It’s a versatile ingredient that can be cooked in many different ways: smoked, pickled, cured and of course grilled. Smoked mackerel pâté is hard to resist (Nathan Outlaw’s recipe is a good one) and I also use Tom Kerridge’s recipe of blow-torched mackerel with beetroot relish. It’s my favourite piece of nigiri whenever I’m eating in sushi restaurants around the world, its fattiness and flavour working perfectly with the vinegar-infused rice. The Scandinavians like to add the contrasting flavours of horseradish and elderflower or the acidity of rhubarb or gooseberry. Of course they pickle it too and serve it on rye bread as smørrebrød. Mackerel works brilliantly with both Indian and Asian flavours and spices. I’ve driven across Spain a few times on holiday and even then I always have a few jars of Ortiz with me in the Jeep, just waiting for some fresh bread.

Pork
Family roasts growing up – a huge joint, golden cracking, sweet apple sauce and veg picked that morning from grandad’s garden – were a real family treat. And today I do the same for my family, with all the trimmings and all the memories.

I really love the vast range of products when it comes to pork – from the iconic pork pie to sausages, gammon and bacon; and I’m a big fan of Spanish and Italian dried hams, cured meats and salamis, with their regional subtleties, flavours and differing production techniques. It’s great how we all now want to know the breed before we order, be it Gloucester Old Spot, Middle White or Saddleback – with the Mangalitsa seemingly the trendiest these days.

Yes, the fillet can be exceptional but who doesn’t love a chop? And with a pint, the belly or some pulled pork works wonders. In the Nordic countries they do great things with their home-raised beasts and on trips to Asia I can never have too much char siu – easily my favourite Cantonese dish. But let’s face it – a bacon sandwich…what beats that?

Apple
As a child I remember an old apple tree in my parents’ garden that towered over me – and every autumn it would produce an unbelievably large crop. Mum was in her element and everything involved apple: Charlotte, Brown Betty, crumble, pie, baked with sultanas, mincemeat and, if she was really feeling adventurous, strudel. Savoury soon followed: pork with onions and apple, apple sauce and even sausage shepherd’s pie with apple (the only time an apple has let me down).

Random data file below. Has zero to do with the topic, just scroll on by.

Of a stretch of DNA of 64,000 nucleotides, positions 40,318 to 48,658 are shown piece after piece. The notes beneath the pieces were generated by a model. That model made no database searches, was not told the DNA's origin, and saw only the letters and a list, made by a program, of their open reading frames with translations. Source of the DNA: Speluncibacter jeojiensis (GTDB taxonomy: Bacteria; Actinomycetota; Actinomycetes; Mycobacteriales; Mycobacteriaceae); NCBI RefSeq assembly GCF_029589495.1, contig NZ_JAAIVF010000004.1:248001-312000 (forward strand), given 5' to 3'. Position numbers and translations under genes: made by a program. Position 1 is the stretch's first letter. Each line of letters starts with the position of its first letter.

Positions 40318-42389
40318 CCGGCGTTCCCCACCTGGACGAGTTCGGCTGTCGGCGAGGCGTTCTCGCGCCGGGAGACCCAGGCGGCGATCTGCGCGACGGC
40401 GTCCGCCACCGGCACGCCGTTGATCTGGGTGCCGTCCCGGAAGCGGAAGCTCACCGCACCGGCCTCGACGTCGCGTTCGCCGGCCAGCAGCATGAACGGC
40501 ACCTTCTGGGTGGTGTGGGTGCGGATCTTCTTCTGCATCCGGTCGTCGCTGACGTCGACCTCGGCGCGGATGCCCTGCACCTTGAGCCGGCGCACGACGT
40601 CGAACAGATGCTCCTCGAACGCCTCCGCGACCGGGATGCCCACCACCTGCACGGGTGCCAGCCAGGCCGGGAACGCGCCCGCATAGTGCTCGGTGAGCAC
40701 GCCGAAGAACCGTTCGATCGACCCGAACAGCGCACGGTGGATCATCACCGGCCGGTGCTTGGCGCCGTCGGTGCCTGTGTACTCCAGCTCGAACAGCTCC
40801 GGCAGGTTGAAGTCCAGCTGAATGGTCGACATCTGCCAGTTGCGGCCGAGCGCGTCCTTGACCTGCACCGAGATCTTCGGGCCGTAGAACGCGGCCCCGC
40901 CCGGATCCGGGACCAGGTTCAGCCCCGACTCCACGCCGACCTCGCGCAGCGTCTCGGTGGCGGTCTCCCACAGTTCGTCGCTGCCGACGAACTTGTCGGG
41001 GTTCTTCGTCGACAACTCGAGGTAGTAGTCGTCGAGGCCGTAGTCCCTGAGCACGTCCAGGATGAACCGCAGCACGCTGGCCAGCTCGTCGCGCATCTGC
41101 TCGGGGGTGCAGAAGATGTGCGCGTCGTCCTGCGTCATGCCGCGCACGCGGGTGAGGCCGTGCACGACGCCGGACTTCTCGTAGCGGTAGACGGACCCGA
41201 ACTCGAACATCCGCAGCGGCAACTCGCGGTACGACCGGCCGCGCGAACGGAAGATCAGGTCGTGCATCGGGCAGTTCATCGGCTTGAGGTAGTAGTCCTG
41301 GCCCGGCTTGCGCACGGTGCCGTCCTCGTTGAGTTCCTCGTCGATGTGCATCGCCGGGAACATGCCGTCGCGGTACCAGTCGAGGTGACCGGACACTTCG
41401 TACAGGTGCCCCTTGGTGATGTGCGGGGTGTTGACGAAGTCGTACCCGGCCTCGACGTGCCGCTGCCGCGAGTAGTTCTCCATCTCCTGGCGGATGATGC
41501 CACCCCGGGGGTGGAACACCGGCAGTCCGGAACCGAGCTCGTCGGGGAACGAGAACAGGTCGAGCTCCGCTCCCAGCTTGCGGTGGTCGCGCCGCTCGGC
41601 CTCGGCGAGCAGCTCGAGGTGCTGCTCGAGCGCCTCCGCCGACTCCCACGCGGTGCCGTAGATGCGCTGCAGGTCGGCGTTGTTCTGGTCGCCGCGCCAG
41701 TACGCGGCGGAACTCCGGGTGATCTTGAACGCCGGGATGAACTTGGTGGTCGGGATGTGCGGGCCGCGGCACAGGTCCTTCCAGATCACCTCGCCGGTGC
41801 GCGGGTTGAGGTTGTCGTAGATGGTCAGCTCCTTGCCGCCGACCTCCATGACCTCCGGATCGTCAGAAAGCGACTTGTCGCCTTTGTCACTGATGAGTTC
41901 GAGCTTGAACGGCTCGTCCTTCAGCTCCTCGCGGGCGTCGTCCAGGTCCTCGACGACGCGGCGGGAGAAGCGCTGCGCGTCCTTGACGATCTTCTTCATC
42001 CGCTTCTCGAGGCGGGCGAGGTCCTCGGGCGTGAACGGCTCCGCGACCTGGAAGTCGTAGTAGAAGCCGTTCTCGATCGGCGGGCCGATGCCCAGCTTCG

Curiously, rather than growing up to dislike them because of this barrage, I became addicted and could often be caught jumping over the fence to try the neighbour’s varieties. Scrumping soon turned to scrumpy and that’s when the fun really began…

Nowadays it’s a Tatin, sorbet or soufflé that excites me; I even try to convince myself that the occasional Calvados or glass of my local West Country Pomona brandy contribute to my apple-a-day habit. But nothing will ever beat my mum’s apple pie. There you go Mum – I’ve said it.

Eel
Their movement in the water may trigger uncomfortable levels of anxiety in those of us who suffer from ophidiophobia but boy, do I love eating them.
I’ll always order smoked eel in Scandinavia; I even like jellied eels in London (when you can find them) but there is one place I go where I start salivating at their mere mention in a way that would surprise even Pavlov himself and that place is Japan. Yup, unagi – freshwater eels – are on my mind before I’ve even landed at Narita airport.

The grilling of unagi may look a relatively simple process but, like many Japanese cooking techniques, it generally involves years of training. Unagi no kabayaki is filled and butterflied eel, brushed with a sweet tare sauce (the recipe for which is usually a closely guarded secret). It’s delicious enough like this but even more heavenly as unaju when it’s served over rice in a lacquered box. This would be my final meal on earth.
I’m also not adverse to shirayaki – where the eel is served with salt instead of tare. I love both unagi and anago (saltwater eels) as nigiri – and who needs crisps when you can snack on the classic Japanese bar snack of hone-senbei (deep-fried eel spines)?